Oh, I got hot sause all over my bazito!

You know what this is? It's a brain sucker. You know what it's doing? Filing its tax return

If you wish to make an apple pie from scratch, you must first invent apple pie

The Adventures of Little Ed Brave

Tell airport security your name is McCannister because you can hide anything in a cannister.

You know what? Nobody notices when this changes anyway.

There are 10 types of people in the world: Those who understand binary, and STFU

What happens in a black hole stays in a black hole

The black hole draws you inexorably inward. Time slows. You are likely to be eaten by a grue.

I'd diddle little umdidlie... if she weren't my half-sister.

Abortion prevents pedophilia. In more ways than one!
Get Firefox!
I wrote a haiku

which I was about to share,

but then I thought, "screw it."
Level 1

Notice to all users of the Holodeck:

There are safety protocols in place that cannot be deactivated without the approval of two commanding officers or the captain to protect users of the Holodeck from potential harm. However, every time the Holodeck is ever used in a nontrivial manner, no matter what the safety protocols say, the Holodeck turns into a deathtrap.

Unless you believe yourself to be adept at constructing a forcefield from your communicator and 19th century Earth tools, or you're at the very least not wearing a red shirt, you are strongly advised not to attempt to use the Holodeck until a designer comes up with a safety protocol that doesn't kill you whenever somebody looks at it funny. Even when you're not on the holodeck. Or in the same quadrant. Or time period.

In fact, if you are wearing a red shirt, Starfleet may not be the job for you


Category: Programming

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When all you have is a nail...

Permalink 05/06/08 at 07:21:34 am, by Ed, 532 words   English (US)
Categories: School, Programming

You know the old adage "When all you have is a hammer, every problem looks like a nail". Well, I'm in my stagecraft class, and we regularly have to reverse that. That is, "When all you have is a nail, every tool looks like a hammer." Which I'm sure many of us have experienced in the past, driving in a nail with the but of a screwdriver, the battery of a cordless drill, a caster, a different piece of wood, a belt sander, a router, the butt of your hand, a jigsaw, or in the rare cases when you're feeling industrious, a hammer.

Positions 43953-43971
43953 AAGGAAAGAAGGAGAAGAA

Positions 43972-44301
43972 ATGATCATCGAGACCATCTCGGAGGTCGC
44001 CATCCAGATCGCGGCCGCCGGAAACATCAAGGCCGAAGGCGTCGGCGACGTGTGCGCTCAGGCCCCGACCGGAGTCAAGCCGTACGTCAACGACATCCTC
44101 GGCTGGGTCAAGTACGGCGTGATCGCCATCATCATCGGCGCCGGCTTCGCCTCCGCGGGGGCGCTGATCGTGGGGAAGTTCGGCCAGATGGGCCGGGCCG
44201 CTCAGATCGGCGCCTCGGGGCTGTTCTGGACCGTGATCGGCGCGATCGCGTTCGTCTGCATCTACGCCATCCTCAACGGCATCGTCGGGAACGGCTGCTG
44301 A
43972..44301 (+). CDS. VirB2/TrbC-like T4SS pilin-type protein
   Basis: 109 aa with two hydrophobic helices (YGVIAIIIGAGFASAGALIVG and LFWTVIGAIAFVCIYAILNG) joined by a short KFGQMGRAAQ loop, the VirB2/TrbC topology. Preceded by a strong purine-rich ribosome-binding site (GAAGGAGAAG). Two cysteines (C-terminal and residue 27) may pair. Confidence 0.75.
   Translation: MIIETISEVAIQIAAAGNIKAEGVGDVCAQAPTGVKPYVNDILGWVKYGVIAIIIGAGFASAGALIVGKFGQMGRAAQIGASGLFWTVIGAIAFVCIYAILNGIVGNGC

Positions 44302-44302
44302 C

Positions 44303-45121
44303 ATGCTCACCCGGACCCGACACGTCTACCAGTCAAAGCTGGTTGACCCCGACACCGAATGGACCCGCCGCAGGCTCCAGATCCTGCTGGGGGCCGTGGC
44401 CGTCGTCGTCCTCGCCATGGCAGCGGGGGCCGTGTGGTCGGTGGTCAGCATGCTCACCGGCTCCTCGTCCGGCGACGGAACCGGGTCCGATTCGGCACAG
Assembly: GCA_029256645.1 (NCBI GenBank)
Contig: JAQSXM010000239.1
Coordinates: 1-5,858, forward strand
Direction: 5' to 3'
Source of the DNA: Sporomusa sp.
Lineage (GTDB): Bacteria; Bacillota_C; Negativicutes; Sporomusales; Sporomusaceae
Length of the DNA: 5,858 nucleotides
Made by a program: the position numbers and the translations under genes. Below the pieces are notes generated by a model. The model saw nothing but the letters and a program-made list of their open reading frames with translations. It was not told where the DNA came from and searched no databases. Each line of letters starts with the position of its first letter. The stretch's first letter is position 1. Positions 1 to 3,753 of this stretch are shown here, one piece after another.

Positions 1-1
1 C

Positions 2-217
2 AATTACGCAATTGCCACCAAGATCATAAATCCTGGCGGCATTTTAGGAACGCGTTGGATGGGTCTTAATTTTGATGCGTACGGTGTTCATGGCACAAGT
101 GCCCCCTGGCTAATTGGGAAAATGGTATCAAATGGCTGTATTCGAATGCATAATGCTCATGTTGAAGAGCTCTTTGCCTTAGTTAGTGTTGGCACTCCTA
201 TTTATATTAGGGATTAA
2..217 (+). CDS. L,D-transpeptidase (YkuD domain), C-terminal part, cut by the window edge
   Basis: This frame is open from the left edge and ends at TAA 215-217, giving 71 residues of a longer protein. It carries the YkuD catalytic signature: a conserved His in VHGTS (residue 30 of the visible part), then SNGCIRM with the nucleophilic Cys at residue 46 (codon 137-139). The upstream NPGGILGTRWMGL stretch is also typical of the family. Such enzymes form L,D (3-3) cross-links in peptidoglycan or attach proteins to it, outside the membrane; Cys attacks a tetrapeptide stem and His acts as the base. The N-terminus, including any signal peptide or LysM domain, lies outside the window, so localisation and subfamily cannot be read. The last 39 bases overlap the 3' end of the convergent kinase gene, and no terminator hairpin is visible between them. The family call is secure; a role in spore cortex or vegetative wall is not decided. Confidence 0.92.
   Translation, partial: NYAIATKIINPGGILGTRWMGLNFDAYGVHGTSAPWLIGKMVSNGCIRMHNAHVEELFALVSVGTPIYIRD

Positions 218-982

Honestly, the hammer is just about the simplest tool in any shop, and we rarely use them. We just take what we have and use that instead. Why don't they just put a ball peen on every power tool they make? It'd save us the trouble of getting up and actually fetching a hammer to drive the nail in all the way so that the jigsaw doesn't jump when it hits it, or the sand belt doesn't break when it files down the nail head into nothing, or god knows what would happen when the router comes near it.

But that's not the only place I've seen it. I've seen it in programming, having been guilty of doing it myself some times as well. Most recently, for example, I have a very simple "node" object which in ones mind one already knows what it is. It's a sub-object of a parent object that needs several objects arranged in a certain way. Nodes are used everywhere in programming. In this case, in a self-balancing binary search tree I've used for a project in a class. This node has grown to contain:

  • a left and right child node (indisposable in a binary tree)
  • a parent node (also very useful)
  • a value (what's the point of having a node without data?)
  • a key (okay, self-balancing trees need something to sort by)
  • a left and right child height (I guess it's okay to cache the height so as to not recalculate it every time)
  • an article count (okay, that makes s--What!?)
  • the current article (Wait up! I'm still stuck on the last one!)
  • the IDF (Random unexplained acronyms abound!
  • and the phrase length (I give up)

It should have been so simple! It should have gone no further than the key! Maybe have a child height, but no more! Every time we needed the program to do something else with the data, I stuck it into the node as a new data value. The IDF isn't even used in the first half. In fact, it isn't even used in relation to the self balancing tree! I reuse the nodes to get away from having to create a new object to create a list of items linked by parent and child. I'm essentially using a left-right node as a left-only node and foregoing all operations supplied by the tree entirely.